Shadow chancellor John McDonnell is set to extend Labour’s plans for a new tax on UK financial transactions in a move that could bring in an extra £2.1bn to the government’s coffers.
Under Labour’s existing plans, the 0.5 per cent duty on share trading would be extended to other asset classes. Labour say this would raise £4.7bn a year.
Yet the Financial Times reported today that McDonnell is now supporting a further expansion of the tax to cover foreign exchange and commodities transactions and related derivatives trades.
McDonnell’s plan would seek to avoid capital flight by charging UK tax residents who make the trades.
The policy was proposed by a group called Intelligence Capital, which is run by a former derivatives product developer at the London Stock Exchange, the FT said.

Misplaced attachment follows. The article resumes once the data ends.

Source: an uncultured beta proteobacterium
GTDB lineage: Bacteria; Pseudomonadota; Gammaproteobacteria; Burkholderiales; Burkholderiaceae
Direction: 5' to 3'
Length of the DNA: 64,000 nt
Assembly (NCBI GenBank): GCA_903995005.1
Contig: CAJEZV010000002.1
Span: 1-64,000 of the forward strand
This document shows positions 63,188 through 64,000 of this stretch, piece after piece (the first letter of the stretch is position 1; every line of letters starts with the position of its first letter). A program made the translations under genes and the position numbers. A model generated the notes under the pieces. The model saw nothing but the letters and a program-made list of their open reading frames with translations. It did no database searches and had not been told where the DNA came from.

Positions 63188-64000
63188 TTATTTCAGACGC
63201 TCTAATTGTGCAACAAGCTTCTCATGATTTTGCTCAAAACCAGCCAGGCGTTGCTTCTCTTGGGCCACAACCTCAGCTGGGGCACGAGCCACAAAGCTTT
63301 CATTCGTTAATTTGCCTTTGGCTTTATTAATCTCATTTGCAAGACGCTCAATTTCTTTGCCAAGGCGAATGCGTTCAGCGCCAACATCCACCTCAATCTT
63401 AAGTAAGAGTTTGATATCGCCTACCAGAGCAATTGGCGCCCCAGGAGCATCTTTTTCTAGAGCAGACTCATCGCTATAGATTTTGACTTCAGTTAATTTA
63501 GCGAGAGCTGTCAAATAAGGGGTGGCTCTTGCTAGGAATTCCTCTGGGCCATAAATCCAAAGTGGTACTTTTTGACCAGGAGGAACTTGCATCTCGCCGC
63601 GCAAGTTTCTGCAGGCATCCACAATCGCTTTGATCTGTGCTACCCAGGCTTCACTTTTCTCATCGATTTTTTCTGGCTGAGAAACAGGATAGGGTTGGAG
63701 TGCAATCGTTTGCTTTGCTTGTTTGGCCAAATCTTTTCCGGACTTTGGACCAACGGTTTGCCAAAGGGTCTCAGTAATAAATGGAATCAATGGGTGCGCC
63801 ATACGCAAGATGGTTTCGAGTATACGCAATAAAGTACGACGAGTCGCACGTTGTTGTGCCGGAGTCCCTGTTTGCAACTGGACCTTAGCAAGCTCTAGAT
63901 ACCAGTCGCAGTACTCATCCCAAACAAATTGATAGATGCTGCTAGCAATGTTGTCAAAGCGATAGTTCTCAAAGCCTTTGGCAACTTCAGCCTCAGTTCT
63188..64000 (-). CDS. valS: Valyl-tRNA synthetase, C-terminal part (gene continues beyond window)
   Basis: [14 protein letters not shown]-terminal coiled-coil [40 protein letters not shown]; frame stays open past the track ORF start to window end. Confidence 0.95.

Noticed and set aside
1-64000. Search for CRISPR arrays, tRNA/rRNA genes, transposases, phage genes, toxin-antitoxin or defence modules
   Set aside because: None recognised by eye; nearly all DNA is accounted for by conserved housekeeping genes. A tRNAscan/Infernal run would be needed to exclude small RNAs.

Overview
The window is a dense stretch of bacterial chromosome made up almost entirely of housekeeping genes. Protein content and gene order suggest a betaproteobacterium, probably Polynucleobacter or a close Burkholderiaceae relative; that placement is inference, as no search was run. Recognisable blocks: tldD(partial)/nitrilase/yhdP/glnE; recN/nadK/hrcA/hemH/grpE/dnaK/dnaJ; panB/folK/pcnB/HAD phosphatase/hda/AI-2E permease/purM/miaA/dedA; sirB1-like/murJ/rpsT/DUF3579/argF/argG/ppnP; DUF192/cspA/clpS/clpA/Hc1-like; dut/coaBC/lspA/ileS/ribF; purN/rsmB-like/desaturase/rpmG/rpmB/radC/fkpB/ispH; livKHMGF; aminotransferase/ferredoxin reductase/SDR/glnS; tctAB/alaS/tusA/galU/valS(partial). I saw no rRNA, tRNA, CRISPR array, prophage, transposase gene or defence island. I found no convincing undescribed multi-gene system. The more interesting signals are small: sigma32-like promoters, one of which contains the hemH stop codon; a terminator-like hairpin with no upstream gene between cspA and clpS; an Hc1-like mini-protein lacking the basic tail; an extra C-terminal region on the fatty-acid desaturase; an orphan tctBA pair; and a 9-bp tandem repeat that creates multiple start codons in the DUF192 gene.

The report says that financial transaction taxes are inexpensive to collect and hard to avoid, giving them the potential to raise significant amounts of income.
The proposals, which McDonnell will push to be included in Labour’s next manifesto, will be highly controversial among financial institutions, which are already unnerved by Labour’s radical plans for the economy.
McDonnell is set to discuss these proposals at an event in London tomorrow, titled “Making the UK A Citadel of Long-Term Finance: A Comprehensive Financial Transactions Tax Proposal”.
McDonnell is also expected to consider a four-day working week amid a raft of proposals from grassroots Labour activists.
Under Momentum’s plans there would be no loss of pay, while the UK currently works the longest hours of any European country, according to the Guardian.